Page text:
Policy reviewed: Autumn 2019

Next review: Autumn 2022


Mission Statement

Mission Statement


‘To inspire and support every member of the Academy community to achieve their full potential’


The aims of the Academy can only be achieved in a secure, supportive and structured environment. Positive behaviour and attitude to learning amongst the whole Academy community are an essential foundation for optimum student attainment and progress. Everyone in the Academy has the right to feel respected, valued and safe. We believe that high quality teaching underpins positive attitudes to learning in the classroom and good behaviour around the site in general. Where students are exposed to rich and varied learning experiences their progress will be good and their self-esteem raised as a result.


In order to encourage good behaviour and a positive attitude to learning at Quarrydale we believe that rewards are as important, if not more important than sanctions. We offer students extrinsic rewards in the form of certificates, badges, postcards, letters home, gift vouchers, concert/sports tickets and subject prizes at various times in the year as well as at our Annual Evening of Celebration. We also encourage all students to value the intrinsic reward of, academic, sporting, creative, dramatic and personal success achieved through hard work, dedication, perseverance, and adopting a growth mind-set.


A primary concern is balancing the needs of the individual with the needs of the community. Whilst we attempt to modify inappropriate behaviour and support students with behavioural problems, the educational rights of any individual are not absolute. There is a practical limit to the amount of time any school can spend on trying to persuade an individual to comply with its expectations. By responding sympathetically to the needs of individuals, and by striving to make its goals and values relevant to students who are not always willing to engage, a school improves the service it gives to everyone. However to accommodate those who actively reject its values, for whatever reason, is to undermine those values and thereby damage its service to other students. There is a point at which concern for the many will outweigh the concerns for the needs of any one individual. In modifying inappropriate behaviour we must pay due regard to all theories of punishment, reform, deterrence and retribution. The latter will normally be a less prominent motive, but there may be times when the need to assert the school’s values in uncompromising terms is paramount.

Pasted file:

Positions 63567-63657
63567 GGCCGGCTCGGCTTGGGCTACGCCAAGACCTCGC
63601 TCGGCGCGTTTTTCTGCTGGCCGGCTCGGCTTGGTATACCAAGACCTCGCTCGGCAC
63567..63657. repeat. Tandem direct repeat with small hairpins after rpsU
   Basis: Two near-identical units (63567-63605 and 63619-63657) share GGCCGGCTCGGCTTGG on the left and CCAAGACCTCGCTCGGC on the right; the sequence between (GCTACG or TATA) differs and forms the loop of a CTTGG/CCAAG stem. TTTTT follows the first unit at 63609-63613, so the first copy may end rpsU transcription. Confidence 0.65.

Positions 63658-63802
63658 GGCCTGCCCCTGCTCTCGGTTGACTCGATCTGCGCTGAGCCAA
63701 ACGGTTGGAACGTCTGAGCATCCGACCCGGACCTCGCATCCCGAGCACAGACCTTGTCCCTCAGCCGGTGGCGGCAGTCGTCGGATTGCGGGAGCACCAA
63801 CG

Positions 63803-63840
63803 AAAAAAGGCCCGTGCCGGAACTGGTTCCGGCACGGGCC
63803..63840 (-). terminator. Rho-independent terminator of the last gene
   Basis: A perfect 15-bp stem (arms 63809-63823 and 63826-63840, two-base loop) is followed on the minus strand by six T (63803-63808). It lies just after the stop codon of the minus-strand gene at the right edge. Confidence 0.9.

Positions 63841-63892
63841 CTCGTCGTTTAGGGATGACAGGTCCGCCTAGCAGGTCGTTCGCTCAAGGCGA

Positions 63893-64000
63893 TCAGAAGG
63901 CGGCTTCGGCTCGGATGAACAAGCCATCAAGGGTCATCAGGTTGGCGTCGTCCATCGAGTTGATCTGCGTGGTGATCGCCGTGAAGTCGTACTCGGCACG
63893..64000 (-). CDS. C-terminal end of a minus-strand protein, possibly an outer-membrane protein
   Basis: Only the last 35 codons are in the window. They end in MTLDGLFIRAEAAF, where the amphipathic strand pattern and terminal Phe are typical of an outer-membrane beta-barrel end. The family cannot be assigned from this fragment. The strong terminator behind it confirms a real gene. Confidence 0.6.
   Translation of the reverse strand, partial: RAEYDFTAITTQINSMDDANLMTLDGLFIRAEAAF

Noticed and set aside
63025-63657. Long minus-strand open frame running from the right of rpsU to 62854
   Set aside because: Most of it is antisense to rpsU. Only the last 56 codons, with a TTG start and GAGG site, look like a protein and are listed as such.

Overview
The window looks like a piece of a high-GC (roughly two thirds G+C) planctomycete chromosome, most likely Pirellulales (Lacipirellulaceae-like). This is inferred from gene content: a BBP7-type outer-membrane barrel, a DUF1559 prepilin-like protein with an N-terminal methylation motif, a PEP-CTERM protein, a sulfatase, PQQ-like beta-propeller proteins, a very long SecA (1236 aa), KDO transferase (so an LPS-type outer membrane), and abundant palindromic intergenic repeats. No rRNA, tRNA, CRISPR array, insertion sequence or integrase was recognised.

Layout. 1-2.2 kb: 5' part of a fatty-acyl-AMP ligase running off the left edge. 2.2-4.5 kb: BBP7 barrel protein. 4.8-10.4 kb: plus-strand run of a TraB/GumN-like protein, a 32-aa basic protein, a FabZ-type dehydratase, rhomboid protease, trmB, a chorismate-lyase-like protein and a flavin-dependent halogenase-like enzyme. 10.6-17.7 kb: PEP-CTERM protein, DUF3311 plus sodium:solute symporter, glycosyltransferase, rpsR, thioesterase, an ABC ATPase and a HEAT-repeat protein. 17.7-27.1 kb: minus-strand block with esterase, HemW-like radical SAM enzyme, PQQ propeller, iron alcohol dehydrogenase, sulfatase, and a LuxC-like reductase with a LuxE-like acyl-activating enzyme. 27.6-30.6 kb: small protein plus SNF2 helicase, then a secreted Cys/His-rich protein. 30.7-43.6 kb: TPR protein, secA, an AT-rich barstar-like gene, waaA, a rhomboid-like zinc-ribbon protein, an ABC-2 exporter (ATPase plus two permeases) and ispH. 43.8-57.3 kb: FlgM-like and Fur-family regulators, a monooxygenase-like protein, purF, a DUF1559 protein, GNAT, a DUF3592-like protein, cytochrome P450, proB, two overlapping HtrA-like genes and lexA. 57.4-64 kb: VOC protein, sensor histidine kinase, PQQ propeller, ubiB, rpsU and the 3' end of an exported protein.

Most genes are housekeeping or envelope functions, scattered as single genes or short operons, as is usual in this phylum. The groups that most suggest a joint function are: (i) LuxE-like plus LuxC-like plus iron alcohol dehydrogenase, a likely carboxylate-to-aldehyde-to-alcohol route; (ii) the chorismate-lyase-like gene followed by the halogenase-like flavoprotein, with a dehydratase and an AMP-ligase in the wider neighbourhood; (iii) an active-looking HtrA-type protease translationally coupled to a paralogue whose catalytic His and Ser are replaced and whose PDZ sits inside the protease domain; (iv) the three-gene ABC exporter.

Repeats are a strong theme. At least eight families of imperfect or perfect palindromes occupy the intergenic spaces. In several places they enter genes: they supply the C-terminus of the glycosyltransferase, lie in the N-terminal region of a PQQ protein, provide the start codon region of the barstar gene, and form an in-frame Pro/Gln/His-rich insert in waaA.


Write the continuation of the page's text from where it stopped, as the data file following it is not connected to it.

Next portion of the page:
We understand a good behaviour policy reflects our vision and supports the quality of the relationships within the academy. A clear ambition is to promote mutual respect, self-responsibility, courtesy, esteem, preparedness to listen and a happy safe, effective working atmosphere.

Positive attitude to learning is always acknowledged and rewarded which creates a valuable learning environment with mutual respect and positive outcomes.

Positive praise and rewards are seen as aids to foster respect, responsibility and self-discipline to create a good working atmosphere.  Rules should be few and fair, based on clearly and positively stated principles and everyone should be able to keep them.

Sanctions should be seen to promote fairness and reflection.  They may also involve mediation and reconciliation.

Our Code of Conduct

The Code of Conduct encourages all stakeholders to follow academy rules and promote excellent discipline, respect for self/others and consideration of their needs.  Movement around the school should be orderly as the safety of everyone remains a priority.

The one rule for all of us within our academy is:-

Everyone will act with manners and consideration to others at all times

This means that:

  • You will always try to understand the other person’s point of view
  • In class you make it as easy as possible for everyone to learn and for the teacher to teach (This means arriving on time with everything you need for lesson, beginning and ending the lesson in a polite and orderly way, listening carefully, following instructions, helping each other when appropriate and being quiet and sensible as instructed.)
  • You move gently and quietly about the academy (This means never running, barging or shouting but being ready to help by opening doors, standing back to let people pass and helping carry things.) Walk on the left during changeover of lessons and in crowded areas